Our Guide to Severe Allergic Reactions
Almost half of adults and more than 40% of children in the UK have been diagnosed with at least one allergy, according to recent studies. Almost half of those who do suffer have more than one allergy, and research shows that it’s on the increase.
So if you don’t have at least one yourself, the chances are that you share a house or office with someone who does.
Fortunately for many of us, me included, they’re a comparatively slow-developing, mild annoyance - think hayfever, for example (don’t get me wrong, they can still be really unpleasant and debilitating) that can be managed using antihistamine medication.
Anaphylaxis is Different
While anaphylaxis is also a reaction to an allergen, its severity is on a whole different scale.
Anaphylaxis affects the whole body and is life-threatening.
It typically comes on really quickly – within minutes of contact with the allergen, although more unusually, it can take a few hours to kick in. And when it does, its symptoms are really serious, involving airway, breathing and circulation problems.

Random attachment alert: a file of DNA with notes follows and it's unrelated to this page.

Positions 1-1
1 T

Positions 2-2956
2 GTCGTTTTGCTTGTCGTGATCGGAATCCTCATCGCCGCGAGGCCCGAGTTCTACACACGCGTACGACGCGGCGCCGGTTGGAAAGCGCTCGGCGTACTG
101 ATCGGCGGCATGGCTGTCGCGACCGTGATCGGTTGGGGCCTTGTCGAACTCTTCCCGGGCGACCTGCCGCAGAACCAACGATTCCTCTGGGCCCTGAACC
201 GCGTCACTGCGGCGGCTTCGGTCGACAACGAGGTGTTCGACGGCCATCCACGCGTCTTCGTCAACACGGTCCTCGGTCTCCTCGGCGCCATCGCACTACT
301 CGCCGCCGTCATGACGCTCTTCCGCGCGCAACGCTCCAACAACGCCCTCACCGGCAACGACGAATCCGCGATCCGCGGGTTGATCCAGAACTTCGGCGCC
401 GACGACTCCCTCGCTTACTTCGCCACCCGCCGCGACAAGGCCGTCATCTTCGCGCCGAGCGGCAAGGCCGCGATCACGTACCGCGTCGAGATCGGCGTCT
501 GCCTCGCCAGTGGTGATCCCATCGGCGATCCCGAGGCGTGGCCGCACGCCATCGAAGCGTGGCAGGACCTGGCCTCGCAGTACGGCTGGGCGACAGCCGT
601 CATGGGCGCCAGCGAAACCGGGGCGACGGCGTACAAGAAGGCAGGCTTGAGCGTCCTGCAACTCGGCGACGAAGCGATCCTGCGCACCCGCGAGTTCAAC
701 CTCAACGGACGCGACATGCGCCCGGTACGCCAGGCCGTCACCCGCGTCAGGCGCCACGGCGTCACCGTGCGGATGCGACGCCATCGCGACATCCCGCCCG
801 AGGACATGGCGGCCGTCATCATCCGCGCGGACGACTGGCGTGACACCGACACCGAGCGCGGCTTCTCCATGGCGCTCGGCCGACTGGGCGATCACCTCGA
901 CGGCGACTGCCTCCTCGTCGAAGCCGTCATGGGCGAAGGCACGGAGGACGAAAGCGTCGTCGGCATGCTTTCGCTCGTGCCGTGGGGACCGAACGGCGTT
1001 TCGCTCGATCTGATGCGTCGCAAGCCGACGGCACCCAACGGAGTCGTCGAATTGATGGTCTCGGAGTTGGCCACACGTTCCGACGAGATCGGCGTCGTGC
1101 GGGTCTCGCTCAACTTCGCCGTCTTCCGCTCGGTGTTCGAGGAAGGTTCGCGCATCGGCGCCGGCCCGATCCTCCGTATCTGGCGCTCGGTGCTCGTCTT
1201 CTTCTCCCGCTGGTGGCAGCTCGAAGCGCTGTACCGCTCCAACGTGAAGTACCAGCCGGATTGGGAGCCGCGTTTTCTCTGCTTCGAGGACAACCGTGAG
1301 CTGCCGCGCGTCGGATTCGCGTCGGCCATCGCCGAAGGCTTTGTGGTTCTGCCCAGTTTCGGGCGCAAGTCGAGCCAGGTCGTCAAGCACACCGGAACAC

Common Causes of Anaphylaxis
There are many different causes of anaphylaxis and as such, no list that I provide here could include all of the possibilities. But some causes are more common than others. They include:
- Tree Nuts
- Fish & Shellfish
- Lupin (related to peanuts)
- Latex – often found in rubberised products such as rubber gloves, rubberised flooring, rubber bands, erasers, balloons, condoms, baby bottle teats and dummies, carpet backing etc
- Other Drugs
- Wasp & Bee Stings
How Common is it?
Research published in 2021 in the British Medical Journal shows that hospital admissions due to anaphylaxis has been increasing over the past two decades. This is particularly found in the under-15s, and is due to both non-food and food-related causes, as shown in the graphs below from the BMJ.
The following lists the main symptoms of anaphylaxis. Anaphylaxis UK refer to them as the ABC symptoms. Note that not all symptoms need to be present for an attack to be really serious:
A – AIRWAY: swelling throat, tongue or airway, causing tightening in the throat resulting in increased difficulty in swallowing and changes to the voice
B – BREATHING: wheezing, noisy, difficult breathing
C – CIRCULATION: dizziness, tiredness, confusion, pale & clammy skin, loss of consciousness.
Sufferers may get one or more of the above symptoms, and can often also get skin rashes, itching, flushing or swelling skin, stomach pains and feeling or being sick.